Papers, Please’s Use of Empathy

Jonathan Belman, in his article Designing Games to Foster Empathy, states that games are suited to fostering empathy because “they allow players to inhabit the roles and perspectives of other people or groups”. While playing Papers, Please, I got a first hand look at what Belman meant by this statement. Throughout the game, I was routinely forced to decide between the livelihood of various strangers and the well-being of myself and my family. Playing as an immigration officer, I was tasked with checking the legal documents of various people who wanted entrance into the country. I was rewarded (in the form of my salary) for every person I correctly processed, and punished (in the form of warnings and deductions from my salary) for those I processed incorrectly. The game does an excellent job of fostering empathy because it uses both cognitive and emotional tactics- you are not only put in someone else’s shoes, you also have to face people in dire situations.

The game utilizes what Belman calls “cognitive empathy” as well as “emotional empathy”. Cognitive empathy is defined as the experience of intentionally taking another person’s point of view. Taking the point of view of an immigration officer in a dystopian country, I am challenged to empathize with someone who is forced to make morally gray decisions. Though I am turning away people from the country, some of which put a lot on the line to travel to the border, I am also being forced to do so by the government, and failure to comply may lead to the death of my family members and my own incarceration. I believe the goal of the game’s creator is to foster empathy for people living in dangerous, totalitarian governments by having players play as one, as well as foster empathy for immigrants trying to make a better life for themselves, by having the player face immigrants in various decisions throughout the game.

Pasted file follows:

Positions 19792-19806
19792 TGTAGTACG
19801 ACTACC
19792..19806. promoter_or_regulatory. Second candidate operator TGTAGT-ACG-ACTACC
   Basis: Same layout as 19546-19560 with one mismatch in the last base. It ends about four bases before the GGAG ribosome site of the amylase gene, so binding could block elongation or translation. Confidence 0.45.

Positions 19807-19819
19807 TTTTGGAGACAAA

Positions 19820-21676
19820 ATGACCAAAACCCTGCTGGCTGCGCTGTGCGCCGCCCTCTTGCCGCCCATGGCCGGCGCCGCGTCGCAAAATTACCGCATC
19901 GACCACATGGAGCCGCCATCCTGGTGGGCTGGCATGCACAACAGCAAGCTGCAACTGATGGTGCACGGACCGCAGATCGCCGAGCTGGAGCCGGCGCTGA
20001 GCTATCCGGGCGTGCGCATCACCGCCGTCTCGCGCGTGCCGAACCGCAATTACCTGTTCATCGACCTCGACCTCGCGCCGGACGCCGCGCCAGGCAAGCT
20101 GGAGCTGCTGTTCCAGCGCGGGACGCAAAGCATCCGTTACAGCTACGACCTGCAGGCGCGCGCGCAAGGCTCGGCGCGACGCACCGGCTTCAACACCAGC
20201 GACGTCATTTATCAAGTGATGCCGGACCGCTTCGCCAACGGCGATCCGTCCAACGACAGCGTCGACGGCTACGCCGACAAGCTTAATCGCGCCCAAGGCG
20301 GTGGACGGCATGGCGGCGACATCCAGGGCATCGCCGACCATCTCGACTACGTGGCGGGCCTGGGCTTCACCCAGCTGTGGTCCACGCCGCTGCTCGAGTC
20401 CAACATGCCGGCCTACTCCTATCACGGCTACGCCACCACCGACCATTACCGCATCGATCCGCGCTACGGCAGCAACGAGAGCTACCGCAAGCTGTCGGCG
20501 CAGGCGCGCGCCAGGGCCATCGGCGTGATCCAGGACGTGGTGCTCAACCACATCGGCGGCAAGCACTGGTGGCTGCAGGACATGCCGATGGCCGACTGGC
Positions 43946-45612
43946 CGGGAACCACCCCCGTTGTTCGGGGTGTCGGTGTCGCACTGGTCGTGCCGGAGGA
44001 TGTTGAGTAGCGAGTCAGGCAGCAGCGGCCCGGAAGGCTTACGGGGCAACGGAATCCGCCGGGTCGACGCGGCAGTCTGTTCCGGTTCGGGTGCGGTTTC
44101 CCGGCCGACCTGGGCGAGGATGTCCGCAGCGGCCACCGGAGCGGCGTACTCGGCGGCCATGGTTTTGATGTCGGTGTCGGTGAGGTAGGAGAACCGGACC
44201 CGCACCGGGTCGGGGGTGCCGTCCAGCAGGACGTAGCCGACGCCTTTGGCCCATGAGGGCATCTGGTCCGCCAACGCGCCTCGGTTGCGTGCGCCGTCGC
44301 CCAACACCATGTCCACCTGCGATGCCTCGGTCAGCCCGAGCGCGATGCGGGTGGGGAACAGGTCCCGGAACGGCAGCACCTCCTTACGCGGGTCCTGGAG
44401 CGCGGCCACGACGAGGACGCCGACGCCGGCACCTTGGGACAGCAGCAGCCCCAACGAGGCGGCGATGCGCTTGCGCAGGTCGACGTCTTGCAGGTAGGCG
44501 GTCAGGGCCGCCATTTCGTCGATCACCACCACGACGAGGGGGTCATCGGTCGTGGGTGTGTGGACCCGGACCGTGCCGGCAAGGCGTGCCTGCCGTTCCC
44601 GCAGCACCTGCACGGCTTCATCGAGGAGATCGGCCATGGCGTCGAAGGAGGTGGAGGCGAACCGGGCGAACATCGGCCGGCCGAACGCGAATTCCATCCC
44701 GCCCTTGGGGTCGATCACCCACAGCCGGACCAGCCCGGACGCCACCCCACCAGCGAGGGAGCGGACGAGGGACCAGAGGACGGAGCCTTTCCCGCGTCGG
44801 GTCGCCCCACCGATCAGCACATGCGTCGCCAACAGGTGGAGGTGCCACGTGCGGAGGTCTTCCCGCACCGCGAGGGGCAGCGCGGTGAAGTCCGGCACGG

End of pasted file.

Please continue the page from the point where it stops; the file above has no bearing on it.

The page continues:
The game also utilizes emotional empathy, the experience of responding emotionally to what another is going through, by means of the individuals trying to gain access into the country. A “parallel” example of this is when a husband and wife are immigrating to the country. The husband gets through and notifies the player that his wife is next. However, her papers are not correct and the player must decide whether to let her through after she reveals that if she is sent back she will be killed. The player feels parallel empathy when they consider that they also have a family at home that may die if their job is not done correctly. Like the wife, you feel despair and heartbreak. A “reactive” example is the games utilization of searches. Whenever you search a character, you receive a picture of their naked body, and you feel pity for them and the humiliation they must be feeling.

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One thought on “Papers, Please’s Use of Empathy

  1. I had an experience with Papers Please that was similar to yours, dealing with choices influenced by various forms of empathy. Reading your descriptions of the types of empathy and the circumstances that established them made me step back and wonder how the circumstances of the game translate to empathy in the player. If we know it is all made up, and our choices aren’t going to affect real people, why do we still feel these kinds of empathy? One possible reason is that the games are reminiscent of experiences that are real, but there might be more to it than that.

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